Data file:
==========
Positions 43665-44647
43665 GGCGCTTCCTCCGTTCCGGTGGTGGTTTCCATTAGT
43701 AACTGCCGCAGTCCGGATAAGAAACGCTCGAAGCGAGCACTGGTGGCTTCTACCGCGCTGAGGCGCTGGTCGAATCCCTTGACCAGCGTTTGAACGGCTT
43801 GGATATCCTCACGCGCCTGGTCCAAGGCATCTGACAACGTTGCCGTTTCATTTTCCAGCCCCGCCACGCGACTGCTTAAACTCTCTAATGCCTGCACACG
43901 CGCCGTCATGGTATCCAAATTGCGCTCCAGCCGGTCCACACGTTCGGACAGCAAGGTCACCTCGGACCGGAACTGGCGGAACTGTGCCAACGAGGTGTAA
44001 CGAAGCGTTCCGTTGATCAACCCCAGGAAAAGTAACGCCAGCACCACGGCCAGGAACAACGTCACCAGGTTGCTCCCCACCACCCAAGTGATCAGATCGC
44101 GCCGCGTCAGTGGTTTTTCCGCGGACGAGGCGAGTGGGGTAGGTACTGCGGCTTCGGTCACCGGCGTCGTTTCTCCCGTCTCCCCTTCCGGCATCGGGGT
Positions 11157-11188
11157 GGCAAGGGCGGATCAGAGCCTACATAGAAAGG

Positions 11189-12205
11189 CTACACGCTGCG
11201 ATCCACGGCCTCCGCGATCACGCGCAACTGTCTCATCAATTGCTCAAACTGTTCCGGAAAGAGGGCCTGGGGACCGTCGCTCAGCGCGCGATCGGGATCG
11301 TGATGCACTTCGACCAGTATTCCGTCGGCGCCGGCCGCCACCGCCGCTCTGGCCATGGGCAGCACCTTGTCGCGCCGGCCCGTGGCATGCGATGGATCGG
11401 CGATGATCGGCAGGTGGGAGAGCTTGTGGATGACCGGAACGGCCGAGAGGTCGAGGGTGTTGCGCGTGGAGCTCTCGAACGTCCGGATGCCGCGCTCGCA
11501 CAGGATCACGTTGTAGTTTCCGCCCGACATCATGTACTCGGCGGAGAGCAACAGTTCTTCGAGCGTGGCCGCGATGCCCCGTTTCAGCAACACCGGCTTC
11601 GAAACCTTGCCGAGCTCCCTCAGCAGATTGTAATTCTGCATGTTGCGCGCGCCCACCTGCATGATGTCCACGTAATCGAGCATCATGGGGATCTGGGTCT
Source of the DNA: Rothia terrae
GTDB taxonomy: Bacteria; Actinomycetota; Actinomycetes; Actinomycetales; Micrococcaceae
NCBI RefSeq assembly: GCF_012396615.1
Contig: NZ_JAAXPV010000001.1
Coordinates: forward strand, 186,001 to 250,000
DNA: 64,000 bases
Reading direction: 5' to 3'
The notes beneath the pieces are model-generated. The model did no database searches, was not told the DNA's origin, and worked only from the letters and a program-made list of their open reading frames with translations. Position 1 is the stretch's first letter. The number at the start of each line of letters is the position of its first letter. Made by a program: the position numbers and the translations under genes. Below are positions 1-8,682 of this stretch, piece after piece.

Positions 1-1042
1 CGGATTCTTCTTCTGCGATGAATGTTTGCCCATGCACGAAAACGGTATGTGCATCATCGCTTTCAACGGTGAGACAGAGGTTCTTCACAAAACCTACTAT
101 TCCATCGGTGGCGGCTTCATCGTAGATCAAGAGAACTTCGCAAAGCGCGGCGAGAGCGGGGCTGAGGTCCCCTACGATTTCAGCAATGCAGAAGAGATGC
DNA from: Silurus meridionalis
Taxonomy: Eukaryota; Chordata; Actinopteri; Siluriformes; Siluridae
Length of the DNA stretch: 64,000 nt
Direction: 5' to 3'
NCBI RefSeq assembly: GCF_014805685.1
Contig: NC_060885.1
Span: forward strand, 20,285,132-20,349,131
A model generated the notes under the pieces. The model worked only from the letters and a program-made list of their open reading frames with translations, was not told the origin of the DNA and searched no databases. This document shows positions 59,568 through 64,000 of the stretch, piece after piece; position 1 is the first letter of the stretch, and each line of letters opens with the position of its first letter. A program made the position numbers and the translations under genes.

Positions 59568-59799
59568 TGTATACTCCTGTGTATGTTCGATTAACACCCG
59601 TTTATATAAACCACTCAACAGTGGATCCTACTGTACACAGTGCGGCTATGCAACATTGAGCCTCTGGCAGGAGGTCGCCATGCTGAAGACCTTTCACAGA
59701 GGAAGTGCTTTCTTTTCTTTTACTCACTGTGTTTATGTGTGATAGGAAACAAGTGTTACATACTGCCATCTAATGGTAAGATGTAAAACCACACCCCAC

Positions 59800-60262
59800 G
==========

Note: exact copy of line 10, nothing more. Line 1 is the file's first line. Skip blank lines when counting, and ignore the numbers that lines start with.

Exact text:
Positions 11189-12205